Bacteria from the deep can clean up heavy metals

June 5, 2009

A species of bacteria, isolated from sediments deep under the Pacific Ocean, could provide a powerful clean-up tool for heavy metal pollution.

Writing in the current issue of the journal, Microbiology, Professor Gejiao Wang and his colleagues from Huazhong Agricultural University in Wuhan, PR China describe how a particular strain of Brachybacterium, strain Mn32, proved to be highly effective in removing manganese from solutions, converting it into insoluble manganese oxides.

Not only did the directly oxidize the manganese but the resulting oxides themselves also absorbed the metal from the culture solution, making Brachybacterium sp Mn32 a potentially useful candidate for use in bioremediation and cleaning up pollution.

As well as removing manganese from its environment, the Brachybacterium also absorbed significant amounts of zinc and nickel. All of these metals are found as pollutants in water and soils contaminated by heavy industries such as steel-making.

Manganese oxides can be manufactured chemically and are known to absorb zinc and nickel; but the oxides produced by this bacterium absorbed two- to three- times more metal. Professor Wang's team showed that the crystal structure of the bacterial manganese oxides is different to that of the chemically produced ones, with a greater surface area which enables more of the metal ions to be absorbed.

Describing the work, Professor Wang said, "The next stage of our research is to immobilize this bacterial strain into a bioreactor to test its ability to remove manganese and other heavy metals in such a system. If successful it could provide a more efficient way to clean up heavy metal pollutants."

Source: Society for General Microbiology

Explore further: For clean air

Related Stories

For clean air

March 30, 2007

In addition to nitrogen oxides and sulfur oxides, many volatile organic compounds (VOCs) in air contribute to smog and high ozone levels, as well as potentially damaging human health. Clean-air laws are thus rightly continuing ...

How crystal becomes a conductor

February 5, 2008

Squeeze a crystal of manganese oxide hard enough, and it changes from an electrical insulator to a conductive metal. In a report published online this week by the journal Nature Materials, researchers use computational modeling ...

Scientists unwrap the elements of life

October 22, 2008

Researchers at Newcastle University have taken a step forward in our understanding of how the fundamental building blocks of life are put together.

Scientists identify potential key to Lyme disease

February 9, 2009

Researchers at UT Southwestern Medical Center have identified a protein that may help give Lyme disease its bite. The findings suggest that the bacterial protein, which aids in transporting the metal manganese, is essential ...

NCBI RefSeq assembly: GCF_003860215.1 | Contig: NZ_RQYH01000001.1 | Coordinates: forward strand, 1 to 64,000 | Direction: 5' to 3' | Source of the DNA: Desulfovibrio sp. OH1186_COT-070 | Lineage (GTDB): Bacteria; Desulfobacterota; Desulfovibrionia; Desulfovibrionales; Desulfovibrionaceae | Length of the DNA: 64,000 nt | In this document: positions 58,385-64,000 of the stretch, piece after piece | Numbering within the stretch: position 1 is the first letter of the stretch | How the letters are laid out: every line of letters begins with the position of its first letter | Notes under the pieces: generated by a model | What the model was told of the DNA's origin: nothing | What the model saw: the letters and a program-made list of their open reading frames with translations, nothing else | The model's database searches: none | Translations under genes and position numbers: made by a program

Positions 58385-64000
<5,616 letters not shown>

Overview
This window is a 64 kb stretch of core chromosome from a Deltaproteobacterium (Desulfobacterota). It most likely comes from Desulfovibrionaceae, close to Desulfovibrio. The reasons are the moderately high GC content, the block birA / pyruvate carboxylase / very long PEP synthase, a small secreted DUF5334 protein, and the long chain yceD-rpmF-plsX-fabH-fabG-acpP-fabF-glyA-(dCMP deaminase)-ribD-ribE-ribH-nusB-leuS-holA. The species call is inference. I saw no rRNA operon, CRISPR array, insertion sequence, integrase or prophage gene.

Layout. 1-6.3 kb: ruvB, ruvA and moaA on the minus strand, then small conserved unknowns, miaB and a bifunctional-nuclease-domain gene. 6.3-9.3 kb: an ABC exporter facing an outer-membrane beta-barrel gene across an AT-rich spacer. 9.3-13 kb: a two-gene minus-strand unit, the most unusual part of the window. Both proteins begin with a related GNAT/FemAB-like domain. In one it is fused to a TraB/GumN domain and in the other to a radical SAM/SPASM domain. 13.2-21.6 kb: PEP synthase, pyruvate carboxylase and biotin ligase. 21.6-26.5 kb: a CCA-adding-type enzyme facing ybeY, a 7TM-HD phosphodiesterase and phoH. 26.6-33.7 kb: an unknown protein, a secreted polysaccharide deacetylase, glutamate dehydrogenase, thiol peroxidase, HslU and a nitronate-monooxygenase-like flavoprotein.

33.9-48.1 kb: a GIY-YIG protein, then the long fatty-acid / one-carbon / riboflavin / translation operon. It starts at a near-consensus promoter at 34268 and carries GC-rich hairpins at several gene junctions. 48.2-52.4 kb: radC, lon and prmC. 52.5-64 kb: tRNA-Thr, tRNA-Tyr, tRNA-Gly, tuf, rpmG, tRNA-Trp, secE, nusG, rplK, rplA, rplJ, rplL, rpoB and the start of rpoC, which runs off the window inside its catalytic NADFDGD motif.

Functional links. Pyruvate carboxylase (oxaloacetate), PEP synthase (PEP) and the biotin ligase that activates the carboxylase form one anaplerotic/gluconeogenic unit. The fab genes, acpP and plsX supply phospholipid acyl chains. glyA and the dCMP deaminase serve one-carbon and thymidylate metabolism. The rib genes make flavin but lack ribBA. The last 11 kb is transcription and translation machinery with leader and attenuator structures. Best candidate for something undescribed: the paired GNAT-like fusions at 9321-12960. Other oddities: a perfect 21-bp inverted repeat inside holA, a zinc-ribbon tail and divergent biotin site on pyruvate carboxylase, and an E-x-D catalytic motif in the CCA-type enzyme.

Recommended for you

The high cost of communication among social bees

May 26, 2017

(Phys.org)—Eusocial insects are predominantly dependent on chemosensory communication to coordinate social organization and define group membership. As the social complexity of a species increases, individual members require ...

Why communication is vital—even among plants and funghi

May 26, 2017

Plant scientists at the University of Cambridge have found a plant protein indispensable for communication early in the formation of symbiosis - the mutually beneficial relationship between plants and fungi. Symbiosis significantly ...

Darwin was right: Females prefer sex with good listeners

May 26, 2017

Almost 150 years after Charles Darwin first proposed a little-known prediction from his theory of sexual selection, researchers have found that male moths with larger antennae are better at detecting female signals.

Knowledge gap on the origin of sex

May 26, 2017

There are significant gaps in our knowledge on the evolution of sex, according to a research review on sex chromosomes from Lund University in Sweden. Even after more than a century of study, researchers do not know enough ...

4 comments

Adjust slider to filter visible comments by rank

Display comments: newest first

Andrux
not rated yet Jun 05, 2009
Could these bacteria (or another close relative) be used to neutralize radioactive waste? Maybe this could be our short term solution to this problem until we find a viable way of making a fusion reactor.
fuzz54
not rated yet Jun 05, 2009
Making radioactive waste non-radioactive seems like a tall order coming from a chemistry perspective. That would be the holy grail in radioactive waste management.
mattytheory
not rated yet Jun 05, 2009
^Is that even possible considering chemistry deals with electrons which are not part of the nucleus of an atom where nuclear reactions take place?
toyo
not rated yet Jun 05, 2009
No, using bacteria to 'clean' radioactive waste would result in radioactive bacteria.
Radioactivity is unaffected by chemically or biologically active agents.

Please sign in to add a comment. Registration is free, and takes less than a minute. Read more

Click here to reset your password.
Sign in to get notified via email when new comments are made.